KNOXVILLE (WATE) – University of Tennessee students say they’re upset they weren’t notified that four people were shot in the Fort Sanders neighborhood until hours after it happened.
Police were called to an apartment complex on Forest Avenue around 6:25 p.m. Saturday.Previous story: Four people injured in Fort Sanders shooting
Victim Blake Cue, 23, was found on the sidewalk suffering from multiple gunshot wounds on his torso. Alexander Elberly, 22, was found on James Agee Street near Highland Avenue with a gunshot would to his hand.
Victim Jordan Rusinek was driven to Fort Sanders Hospital with gunshot wounds to his upper legs.
Suspect Jonathon Emert, 22, was found at the base of the steps from Apartment C and what one gunshot wound to the chest. Police say there were two more suspects. The identity of the black male and white female are unknown at this time.
The only charges at this time are against 22-year-old resident Anna Foster. She is being charged with possession of marijuana, drug paraphernalia and possession of a firearm.
Some students didn’t receive a UT alert message about the incident until hours later.
“I got this email at 10:08 p.m. and it said the incident happened at 6:25 p.m. So it’s four hours later. It was really annoying,” explained Shelby Locke, who lives close to the scene.
The University of Tennessee Police Department sent a tweet at 6:55 p.m. asking students to get to a safe location and barricade themselves while police investigate.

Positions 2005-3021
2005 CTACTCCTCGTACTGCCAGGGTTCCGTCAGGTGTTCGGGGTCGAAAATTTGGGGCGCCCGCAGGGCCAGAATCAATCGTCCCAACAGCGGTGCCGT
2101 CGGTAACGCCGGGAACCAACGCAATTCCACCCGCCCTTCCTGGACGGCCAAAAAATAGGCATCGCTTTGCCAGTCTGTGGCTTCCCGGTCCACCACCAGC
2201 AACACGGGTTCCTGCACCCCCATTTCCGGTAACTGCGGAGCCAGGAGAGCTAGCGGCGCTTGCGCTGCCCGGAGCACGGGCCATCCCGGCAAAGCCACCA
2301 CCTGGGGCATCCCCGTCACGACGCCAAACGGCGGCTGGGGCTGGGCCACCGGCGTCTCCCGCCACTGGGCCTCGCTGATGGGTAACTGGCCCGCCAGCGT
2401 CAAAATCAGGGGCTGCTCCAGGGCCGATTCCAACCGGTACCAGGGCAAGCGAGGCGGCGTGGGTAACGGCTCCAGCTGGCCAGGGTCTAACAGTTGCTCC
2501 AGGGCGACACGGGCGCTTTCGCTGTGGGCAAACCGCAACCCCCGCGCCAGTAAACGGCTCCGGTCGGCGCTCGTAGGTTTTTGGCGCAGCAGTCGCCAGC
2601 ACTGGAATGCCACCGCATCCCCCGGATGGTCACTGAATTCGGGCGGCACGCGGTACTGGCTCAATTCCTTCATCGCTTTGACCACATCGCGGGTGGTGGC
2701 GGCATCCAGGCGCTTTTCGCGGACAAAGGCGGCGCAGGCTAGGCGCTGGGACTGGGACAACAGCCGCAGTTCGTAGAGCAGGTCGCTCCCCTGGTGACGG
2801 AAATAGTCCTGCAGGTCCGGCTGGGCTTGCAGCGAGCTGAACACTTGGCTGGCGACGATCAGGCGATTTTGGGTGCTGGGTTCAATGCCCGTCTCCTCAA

Brady Miller, who also lives right by the scene, isn’t on Twitter. So he had no information about what happened.
“I had some friends coming over that evening and they had no idea what was going on. So I asked them to be careful because the shooter could still be out there,” Miller said.
One of several responses to UT’s tweet said, “So you don’t send out UT alerts for this #youreajoke.”
UTPD was not available for an interview on Monday, but they have apologized for the incident saying it was a one-time issue that has been addressed moving forward.
A post on their Facebook page says they “sent a UT Alert message to an internal list of personnel, which was then shared on Twitter. It was then discovered that the UT Alert text and e-mail message did not reach the entire community. By that time, police were on the scene. We apologize for the oversight.”
Students hope they won’t be left in the dark next time.
“It would be nice to get a text message when something big happens,” Miller said.
A search through the Knoxville Police Department’s crime mapping system covering half a mile around the shooting scene showed between March 9, 2014, and March 9, 2015, 67 significant crimes were reported. That includes robberies and assaults, among other incidents.
The same period from 2013 to 2014 had 60 crimes in the same categories.